summer-fridays-employeeAh, sweet summertime. Firing up the grill, watching some baseball, maybe hitting the links or taking a dip in the pool and…going back to work on Monday and doing the same thing you did all Winter long.

In the United States, there is no such thing as a summer break from the real world. Despite the all-American work ethic, employee engagement naturally declines during the summer months. Unless they’re trapped in a windowless room, the bright sunlight shining through the office windows can knock employees off their game and get them dreaming of all the things they would rather be doing during the workday.

An infographic presented by Shift Planning details the Summertime Slump to a staggering degree. Their study found that during the summer months:  

  • It takes 13% longer to complete projects
  • Productivity drops 20%
  • Attendance drops 18%
  • 45% of workers feel more distracted
  • 51% more employees take extended lunch breaks
  • 63% of employees socialize more with coworkers

The “Summer Fridays” Work from Home Solution to the Summertime Blues

One way employers try to combat the decrease in productivity is by offering a “Summer Fridays” program that allows employees to work from home on Fridays between May and August.

Employees that enjoy Summer Fridays reap several psychological benefits:

  • They can sleep in an extra hour and wear pajamas
  • They don’t have to deal with traffic 
  • They can hang out with their pets
  • They can open the windows or work outside

For some, these benefits alone can go a long way in refreshing the mind during the dog days of summer.

What an IT Department Needs to Do to Make Summer Fridays Happen

There is a lot of work that has to happen behind the scenes to keep companies that allow working from home running on Summer Fridays.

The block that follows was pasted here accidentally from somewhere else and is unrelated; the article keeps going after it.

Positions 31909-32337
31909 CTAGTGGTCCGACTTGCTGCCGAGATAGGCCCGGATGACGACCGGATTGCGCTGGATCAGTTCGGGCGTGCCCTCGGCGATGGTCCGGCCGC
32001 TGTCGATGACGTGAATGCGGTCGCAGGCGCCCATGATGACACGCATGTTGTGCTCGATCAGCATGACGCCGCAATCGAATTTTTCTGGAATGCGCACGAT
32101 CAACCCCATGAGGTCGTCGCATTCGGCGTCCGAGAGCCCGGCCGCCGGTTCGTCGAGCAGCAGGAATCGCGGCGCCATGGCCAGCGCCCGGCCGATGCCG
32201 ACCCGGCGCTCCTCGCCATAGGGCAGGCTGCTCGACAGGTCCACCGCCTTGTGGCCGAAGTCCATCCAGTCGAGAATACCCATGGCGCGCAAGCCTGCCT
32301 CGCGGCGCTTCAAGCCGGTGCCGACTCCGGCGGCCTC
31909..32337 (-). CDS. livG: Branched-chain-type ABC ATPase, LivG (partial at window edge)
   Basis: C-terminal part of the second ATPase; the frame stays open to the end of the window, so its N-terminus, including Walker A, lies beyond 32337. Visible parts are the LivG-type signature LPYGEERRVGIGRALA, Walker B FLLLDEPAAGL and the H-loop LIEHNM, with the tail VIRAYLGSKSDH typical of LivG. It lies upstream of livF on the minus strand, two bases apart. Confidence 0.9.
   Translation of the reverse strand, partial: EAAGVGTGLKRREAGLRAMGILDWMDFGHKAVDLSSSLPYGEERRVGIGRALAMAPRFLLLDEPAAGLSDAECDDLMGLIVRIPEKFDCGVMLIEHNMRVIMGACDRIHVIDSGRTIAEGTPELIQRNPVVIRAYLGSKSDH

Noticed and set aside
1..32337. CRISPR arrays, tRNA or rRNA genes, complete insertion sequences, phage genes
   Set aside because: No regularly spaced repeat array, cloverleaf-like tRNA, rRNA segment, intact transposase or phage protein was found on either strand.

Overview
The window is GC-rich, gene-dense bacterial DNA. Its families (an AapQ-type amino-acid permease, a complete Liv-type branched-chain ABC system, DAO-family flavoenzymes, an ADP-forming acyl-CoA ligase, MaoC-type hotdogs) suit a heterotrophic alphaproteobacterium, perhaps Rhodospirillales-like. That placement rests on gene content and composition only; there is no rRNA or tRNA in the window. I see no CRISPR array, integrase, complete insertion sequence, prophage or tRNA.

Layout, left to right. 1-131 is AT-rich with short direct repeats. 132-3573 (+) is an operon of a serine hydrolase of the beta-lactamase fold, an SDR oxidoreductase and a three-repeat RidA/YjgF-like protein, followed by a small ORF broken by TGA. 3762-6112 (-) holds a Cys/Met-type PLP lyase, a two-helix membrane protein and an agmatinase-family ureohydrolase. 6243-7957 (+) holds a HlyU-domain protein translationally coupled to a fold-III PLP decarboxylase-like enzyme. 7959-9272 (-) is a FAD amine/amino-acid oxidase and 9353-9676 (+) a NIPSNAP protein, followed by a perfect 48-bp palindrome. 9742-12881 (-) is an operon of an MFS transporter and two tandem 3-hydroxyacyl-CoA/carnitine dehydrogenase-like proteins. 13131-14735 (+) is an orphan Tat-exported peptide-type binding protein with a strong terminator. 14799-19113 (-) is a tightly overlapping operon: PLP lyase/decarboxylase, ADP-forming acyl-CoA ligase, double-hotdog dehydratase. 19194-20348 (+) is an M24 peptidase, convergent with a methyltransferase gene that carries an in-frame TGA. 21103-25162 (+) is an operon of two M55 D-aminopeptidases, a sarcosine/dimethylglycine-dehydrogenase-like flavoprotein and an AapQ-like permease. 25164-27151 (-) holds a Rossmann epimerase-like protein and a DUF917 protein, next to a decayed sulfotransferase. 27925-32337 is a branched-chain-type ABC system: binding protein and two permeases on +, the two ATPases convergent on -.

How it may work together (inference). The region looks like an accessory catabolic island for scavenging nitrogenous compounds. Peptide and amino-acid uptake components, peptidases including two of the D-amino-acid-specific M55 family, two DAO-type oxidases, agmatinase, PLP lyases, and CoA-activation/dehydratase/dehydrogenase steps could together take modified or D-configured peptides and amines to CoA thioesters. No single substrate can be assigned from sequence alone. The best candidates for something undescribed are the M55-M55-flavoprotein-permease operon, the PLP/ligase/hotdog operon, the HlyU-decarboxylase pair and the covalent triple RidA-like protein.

If an employee doesn’t have access to their email or the important files they need, they’re not working. It’s as simple as that.

From an IT perspective, the following steps need to be taken to ensure successful implementation of a Summer Fridays program:

1. Set up VPN Access for Employees

 

To make any work from home ideas possible, your employees need Virtual Private Network (VPN) access. This ensures your employees have access to the same files they would have in the office. If you utilize the cloud for network storage, that makes WFH even easier. For small businesses, solutions like Drop Box can make file access simpler.

 

2. Make Sure Employees Have Access to Their Email

This seems like a no-brainer, but for those used to coming into the office and using Outlook as a desktop app, some may not even know how to access their email from home. Outlook users can access their email online on Office 365 with a password login and employees working from home should have their email account on their mobile devices as well.

3. Utilize Instant Messaging

A solution like Slack or Skype for Business (built into Windows 10) is perfect for communicating with coworkers on-the-go – and for the nosey administrator, it’s easy to keep tabs on whether or not an employee is at their computer.

4. Take Advantage of Microsoft 365 Subscriptions

While many people have the Microsoft Office suite on their personal computers in some capacity, not everyone does. With Office 365 for email, employees who have an account can download the entire office suite for free on their personal computer.
Not having Word, PowerPoint or Excel is no longer an excuse. Get a solid understanding of all programs your employees use on a daily basis and ensure they have the proper licensing in place to have these programs on their personal machines.

5. Have a Policy in Place

It doesn’t matter how lax or cumbersome your work-from home policy is. In 2016, you simply need to have one. The same goes for bring-your-own-device policies that govern how employees access work data on their personal devices. Make sure your employees have access to the files they need, and ensure they are working on a secure connection.

Get everything on paper and have employees sign your policy so there is never a question about what goes and what doesn’t.

A policy should include:

  • Information about your cyber security and data policy
  • Employee eligibility requirements and office rules still in place
  • Conditions and expectations of the employee
  • Information about use of company issued equipment

 

Need Help Analyzing Your IT Needs? Contact ThrottleNet Today

 

ThrottleNet is a full service Managed IT provider and consultant in the St. Louis area. We know just as well as you do how hot it gets in the Midwest and how productivity suffers during the summer (especially when the Cardinals are playing well.) Thinking about giving your employees Summer Fridays? Let us help make sure your IT Department is ready for them. Contact us today to learn how!